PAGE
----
Avenue of the Giants Marathon May 3 1998;
(or Sally-Ann & Ronjon's excellent adventure; or how to run a marathon on 20 miles a week.)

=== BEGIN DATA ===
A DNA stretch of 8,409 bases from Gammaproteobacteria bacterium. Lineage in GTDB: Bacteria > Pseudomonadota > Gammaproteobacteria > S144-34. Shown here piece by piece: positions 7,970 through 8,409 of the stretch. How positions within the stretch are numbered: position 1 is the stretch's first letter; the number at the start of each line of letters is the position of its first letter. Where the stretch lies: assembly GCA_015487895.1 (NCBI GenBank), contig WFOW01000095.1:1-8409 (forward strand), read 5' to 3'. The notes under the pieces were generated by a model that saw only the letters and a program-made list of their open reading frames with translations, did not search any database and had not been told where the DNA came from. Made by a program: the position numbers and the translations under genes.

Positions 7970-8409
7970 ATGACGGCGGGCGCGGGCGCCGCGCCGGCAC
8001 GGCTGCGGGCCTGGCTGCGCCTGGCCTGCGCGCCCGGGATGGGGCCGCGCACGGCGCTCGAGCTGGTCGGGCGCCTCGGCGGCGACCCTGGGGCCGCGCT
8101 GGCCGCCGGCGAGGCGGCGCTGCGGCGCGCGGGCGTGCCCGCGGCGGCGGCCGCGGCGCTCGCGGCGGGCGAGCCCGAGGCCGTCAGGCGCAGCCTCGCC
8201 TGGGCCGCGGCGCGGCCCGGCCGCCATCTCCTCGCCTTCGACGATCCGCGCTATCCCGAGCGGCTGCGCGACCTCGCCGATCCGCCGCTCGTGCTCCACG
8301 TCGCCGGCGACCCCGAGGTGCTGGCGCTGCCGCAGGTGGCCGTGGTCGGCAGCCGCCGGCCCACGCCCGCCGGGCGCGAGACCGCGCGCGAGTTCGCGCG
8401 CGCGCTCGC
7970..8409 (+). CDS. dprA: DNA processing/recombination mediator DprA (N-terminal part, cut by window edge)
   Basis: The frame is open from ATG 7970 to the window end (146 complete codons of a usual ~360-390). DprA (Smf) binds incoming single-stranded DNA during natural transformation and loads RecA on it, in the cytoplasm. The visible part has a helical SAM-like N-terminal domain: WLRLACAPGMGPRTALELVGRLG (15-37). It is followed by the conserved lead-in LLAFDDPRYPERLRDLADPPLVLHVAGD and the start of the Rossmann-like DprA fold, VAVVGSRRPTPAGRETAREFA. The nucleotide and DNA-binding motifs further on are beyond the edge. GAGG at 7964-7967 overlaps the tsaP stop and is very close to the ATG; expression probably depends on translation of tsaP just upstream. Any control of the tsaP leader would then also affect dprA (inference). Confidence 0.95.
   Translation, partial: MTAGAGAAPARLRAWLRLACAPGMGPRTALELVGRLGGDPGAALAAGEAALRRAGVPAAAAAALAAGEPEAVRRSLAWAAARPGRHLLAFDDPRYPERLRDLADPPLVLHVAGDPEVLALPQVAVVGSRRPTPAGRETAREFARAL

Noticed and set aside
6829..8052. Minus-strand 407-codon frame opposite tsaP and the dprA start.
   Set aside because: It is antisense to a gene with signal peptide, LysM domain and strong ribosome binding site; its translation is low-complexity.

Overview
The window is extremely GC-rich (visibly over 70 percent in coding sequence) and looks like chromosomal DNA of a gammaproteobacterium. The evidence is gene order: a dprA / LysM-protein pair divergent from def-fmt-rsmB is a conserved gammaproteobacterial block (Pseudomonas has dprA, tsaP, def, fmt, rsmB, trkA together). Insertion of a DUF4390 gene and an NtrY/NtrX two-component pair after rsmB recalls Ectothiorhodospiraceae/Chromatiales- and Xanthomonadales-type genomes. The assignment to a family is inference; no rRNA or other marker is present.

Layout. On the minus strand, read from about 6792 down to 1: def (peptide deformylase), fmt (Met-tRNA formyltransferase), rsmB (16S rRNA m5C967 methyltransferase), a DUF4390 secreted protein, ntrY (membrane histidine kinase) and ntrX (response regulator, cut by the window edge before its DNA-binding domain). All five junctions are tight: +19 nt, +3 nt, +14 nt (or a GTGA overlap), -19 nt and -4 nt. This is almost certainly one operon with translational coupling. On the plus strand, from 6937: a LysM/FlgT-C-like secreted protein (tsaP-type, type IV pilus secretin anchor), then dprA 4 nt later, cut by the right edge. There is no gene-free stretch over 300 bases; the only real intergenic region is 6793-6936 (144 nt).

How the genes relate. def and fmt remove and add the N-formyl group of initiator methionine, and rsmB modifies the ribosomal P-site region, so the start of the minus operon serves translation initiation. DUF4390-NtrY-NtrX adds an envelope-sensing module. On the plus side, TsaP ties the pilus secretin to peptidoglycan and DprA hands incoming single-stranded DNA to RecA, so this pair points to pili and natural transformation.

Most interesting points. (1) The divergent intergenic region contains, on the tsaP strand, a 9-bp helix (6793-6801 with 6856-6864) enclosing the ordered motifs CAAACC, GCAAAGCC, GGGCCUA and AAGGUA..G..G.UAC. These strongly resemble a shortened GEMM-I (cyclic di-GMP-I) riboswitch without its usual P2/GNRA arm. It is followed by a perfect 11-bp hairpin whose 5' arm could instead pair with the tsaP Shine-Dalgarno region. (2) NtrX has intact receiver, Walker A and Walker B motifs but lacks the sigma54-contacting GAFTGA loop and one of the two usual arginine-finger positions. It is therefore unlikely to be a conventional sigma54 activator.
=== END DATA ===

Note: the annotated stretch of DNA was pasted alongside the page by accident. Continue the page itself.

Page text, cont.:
"You're gonna hurt like a [beep]" was the sage advice handed down by Andrew, whom we had not seen since we ran together during a 1995 Envirosports run, and whom we miraculously recognized at the start of the Avenue of the Giants Marathon (May 3, 1998). "You see there's 2 races" he continued. "The first 20 miles is the first half, and the last 6 are the second half". This turned out to be very accurate. But, the story starts on Saturday. We head off towards Eureka (the race is in Humboldt Redwoods State Park, about 40 miles south of Eureka where we are staying the night). On the way, we stopped at a lakeside picnic spot in Rohnert Park, a little south of Santa Rosa. While we were there, minding our own business, a man and a boy pulled up in a small truck. The boy was holding a duckling, about 4-6 weeks old, downy and yellow but about 2/3 full size. They brought it to the edge of the lake and released it into the water, thinking that it would swim away. Of course, it is totally imprinted on humans, and as soon as the boy lets it go, it climbs out of the water and follows him back towards the truck. They attempt to turn it around a couple of times as they back towards the truck; but the duckling keeps following them, making a peeping noise the whole time. The peeping noise attracted 3 large geese, who are at first curious, then aggressive, trying to drive the duckling away. The man and boy get back in the truck and drive off. Just then, a group of 3 kids come by looking for a fishing spot, and the duckling runs straight towards them. The kids pick up the duckling, but they obviously don't know what to do with it. After a few minutes of watching them, Dr. Doolittle can stand it no more, so I go over and tell them they should take the duckling to the Animal Rescue people. They look at me blankly: they don't have a car, they don't know where to go and they want to go fishing. Can I take it? I don't want to; I've definitely got other things to be doing. Still, I take the little duckling and march it over to a Wine Country tourist information center about 1/4 mile away. Duck adoption thoughts are of course in my mind: but we're going away for 2 days, and how would I keep a duckling which can't fly and which thinks its a human away from Tommy our 14-lb tomcat? I march into the tourist information center, and sounding as British as I can, I demand that they summon the Animal Rescue folks immediately. The accent obviously works (that and the sight of the cute little struggling duckling), and they hop to it like the President just asked for a bimbo. About 10 minutes later, the duckling is in a wine box and a cop is on his way over to escort it to the proper authorities. Turns out, he's a white duck, and was probably snatched from the wild when very little as an Easter gift. Very stupid and very cruel. He had no hope of surviving in the wild. Duck episode over, we continue our journey through beautiful Mendocino County to the little forest town of Weott. Weott is a freeway exit ramp and little more. The only communal building is the Veterans' Hall which is in the middle of the "town" next to the closed Post Office and Johnson's Store (also closed), the site of the Weott Pasta Feed. This event is not specifically for marathoners, but its advertised on the marathon literature. We got there about 5.30pm, and the hall was about 2/3 marathoners and 1/3 locals, seated on long tables which ran the length of the room. Everyone was very friendly, and the pasta was quite good. Feed over, we headed off to Eureka, the home of Humboldt State University and worth a quick visit if you are ever passing. There are many artists' shops here and some decent restaurants. We cruised the old town for a while, since many of the galleries were open late for a special "Arts night", visited a supermarket for some cookies and a toothbrush, gassed up the car, watched some tv and went to bed. Very exciting. The next morning, we got up about 6.30am and hurriedly ate as much as we could bear to. We left the hotel about 7.30am and headed towards the marathon start. We arrived a few minutes after 8am, parked the car, changed our t-shirts (it had looked bright and sunny earlier, but was now a little overcast) and while we were locating the portapotties, we (literally) ran into Andrew. We exchanged pleasantries, and Andrew gave us the sage advice with which I began this account. About 10 minutes before the start, we lined up, having had a brief argument about where the start line actually was. Suddenly, we were off, and we jogged out slowly along the first part of the course. We quickly found ourselves almost at the back of the pack (of about 700 runners I would estimate). We ran with 2 runners from SF's Decathlon Club. It was their first marathon, so they had planned to go slowly for the whole route with the intention of finishing. The rest of the folks from the Decathlon Club were allegedly running with the motto "Go out fast and die like a pig" so they were already long gone. Terry and Cindy were, like us, running the "anti-race". Unlike a regular race, where you try and go as fast as you can, we were concentrating on going as slow as we could, to preserve our strength for later. We were trying to maintain a 10+ minutes per mile pace. We began under a freeway overpass. The first 14 miles is an out-and-back section which starts on a winding, paved road through dense redwood forest, opening into picture-postcard vistas of streams and wooded hills with bright fingers of early-morning mist creeping over the treetops. We stayed with Terry and Cindy, chatting away easily, until about Mile 7, which is very slightly uphill. At the turnaround, we began to draw away from them and lay in some sub-10 minute miles, which took us all the way to the 14-mile point. We were feeling pretty good at this point, running smoothly at our earth-scorching 9:30 pace. We were near the back of the pack, although we had overtaken a few runners. I saw Dame (friend from work who had started with the Early Birds at 8am) along this stretch, and I saw Andrew. Even this early into the race, he was about 1 mile ahead of us. At the 14-mile point there were 3 young ladies who were screaming and cheering for each runner that passed. This picked us up greatly. At the next aid stop, the helpers were amusing themselves by doing a Budweiser-frog type routine "ERG - wa-ter", "ERG - wa-ter". I'm not sure if this was intentional, but I thought it was funny! We were feeling good. [Glossary: ERG = an energy drink, like Gatorade but nicer] At mile 14, we went over the 101 freeway via a bridge with a fairly steep ramp. Since this was near the start line, there were many people there who gave us a rousing cheer as we plodded across. We were still feeling fairly strong, although definitely starting to feel the miles. Although I had run 15 miles before, Ronjon had never been further than 13. We both knew this was the point at which we were entering uncharted territory. Ronjon took off his t-shirt on the bridge and threw it down. He had his number attached to his running singlet which was underneath. At this point, we started to overtake a few early-bird walkers and a few marathoners who were already walking. We had slowed down, and had gone back to sub-10 minute miles. There were people all over the road at this point, since the early-bird marathoners were already on the return loop, and people were running back and forth across the road to stay in the shade, since it was starting to heat up. We plodded on until mile 16, when Ronjon opted to walk for a while. We walked for about 2 minutes, then jogged for about 2. However, Ronjon was starting to "hit the wall", and I left him walking at mile 17. He finished the race about 12 minutes behind me, but I can't tell you his story because I wasn't there! Anyway, now on my own, I continued to plod out 10 to 11 minute miles, each one causing more and more pain. At mile 18, I was feeling guilty about leaving Ronjon and thought about going back for him. But, there were plenty of people around and aid stations every 2 miles, so I rationalized that nothing bad would happen to him. I kept asking myself, what was more important - Ronjon or this race. I'm sorry to say that the race won. When you're out on the trail for over 4 hours, your mind figures out ways to amuse itself (or mine does). After the internal dialogue about Ronjon, I got this stupid song in my head which I could not shake. About mile 18, I started to take an inventory of what was hurting. Feet - yes; ankles - yes; shins - no; knees - no; quads - yes; hamstrings - no etc. I felt like every injury I'd ever had was making its presence felt. After a while, I got bored with this and concentrated on maintaining good running posture, then I looked at the trees and the other runners. I passed Dame coming the other way about mile 16 or 17. She was running with a friend, and looked very fresh and happy and bouncy. She asked where Ronjon was and I told her that he was behind me somewhere. About mile 18, I passed Andrew also coming the other way, who was looking contorted and in great pain. But, he was still running quite fast and I calculated he would finish around 3:15. About mile 19, I started to feel really tired. My right quad was giving signs that it wanted to cramp, and my feet were really hurting. I resolved to get to mile 20, where there was a turnaround and a large aid station, and then I would walk for a long time. About this point, I started to get confused about what mile I was on. I looked at my watch every 2 minutes or so, partly to remember what the mile was, and partly to figure out how far to the next mile marker. I knew I was maintaining 11 - 12 minute miles, so I could roughly calculate how far into the mile I was. This kept me going. I was not playing mental games any more. I was totally focussed on reaching the next mile marker. At mile 20, I stopped at the aid station and sucked up the gel I'd been carrying for energy. My hands were too sweaty to rip the top off, so I had to tear it with my teeth. I had 2 cups of water and walked for 2 minutes by my watch. Starting to jog after the 2 minutes was up felt very jarring; but after a few seconds, I felt a lot stronger. I was passing a fair number of walkers now, and a few runners. I ran with an older man for about half a mile, and we exchanged pleasantries. Most of the people I passed were very nice, sending an encouraging 'way to go' or 'nice job' after me as I plodded on. Miles 21 through 25 I endured in the same way - 2 minutes of walking at the mile marker and then I would run the rest of the mile. I was running about 12 minute miles at this point, which was only slightly faster than walking. Still, it was running, and that was what I had come to do! I cannot describe the extreme fatigue which set in after mile 21. My quads felt like every step was tearing muscle from bone. My feet felt so tender that every step was walking on hot coals. My ankles were aching, even my lower back was aching. I was chafing under my arms and my sports bra suddenly felt extremely tight. I passed a man who's shirt was bloody from a chafed nipple. People were running with their bodies contorted. About mile 22 there was an exposed stretch of road. I was dreading this, because it was quite hot, and I didn't have sunglasses or hat with me. However, it was actually a nice break to run in the sun, and I started to feel a little stronger. At mile 25, there were a few spectators, so I resolved to run in to the finish (couldn't bear to be seen walking!). By this time, I could hear the noise of the freeway, so I knew the finish line was nearby. I've never been so happy to hear cars! Cindy had passed me about mile 20, but for the first time since then, I could see her green shirt in the distance going up the freeway ramp. When I reached the 26 mile marker, I knew I would finish. People were cheering for me, even though I was coming in when practically everyone else had finished and gone home! As I came to the crest of the freeway overpass, I felt a surge of strength or emotion or something, and this stupid grin crept across my face. I was going to finish a marathon! I raised my arms like I was first in the Olympics, and actually managed a weary sprint towards the finish line. People patted me on the back as I ran past! "Good job!" "You're still smiling!". I stopped my watch and looked at the time - 4:45:43. I was hoping for 4:30, but I'd take it! I staggered/ walked along the finish chute and someone took the tag off my number, and gave me a "finisher's medal". I put it on because, dammit, I was a finisher! After the race ended, I got some juice and a banana, and set out to find our car and bring it nearer the finish line for Ronjon, who I knew was behind me but I didn't know how far. When I got to the car, the first thing I did was take my shoes off and put my sandals on. This made my feet feel a lot better. I brought the car up to a spot nearer the finish line and went to find Ronjon. I didn't know it at the time, but Ronjon had already finished. While I was looking for him, I found Cindy, who looked very fresh having just finished her first marathon. She had stuck to her 10-minute mile plan religiously, and it had obviously paid off. I think Ronjon and I made an error in slipping in some faster miles earlier in the race. So now its Monday, and I'm still feeling pretty damned pleased with myself that I finished my first marathon, running most of the way. Already, the memory of the discomfort is fading. My legs are feeling a little stiff, but much better than yesterday. My knees are feeling a little bashed. But, I'll be fine. I feel like I've passed a benchmark of runner-ness, my own personal Eco-Challenge. And all on 20 miles a week. When's the next one? Here are my splits in case you are interested: 10.15; 10.39; 10.10; 10.34; 10.05; 9.57; 9.53; 9.56; 9.46; 9.23; 10.12; 11.05; 9.56; 10.02; 10.52; 11.31; 12.14; 10.50; 11.41; 11.40; 13.22; 11.58; 11.32; 12.11; 12.03; 11.25; 2.18. Total time: 4:45:43.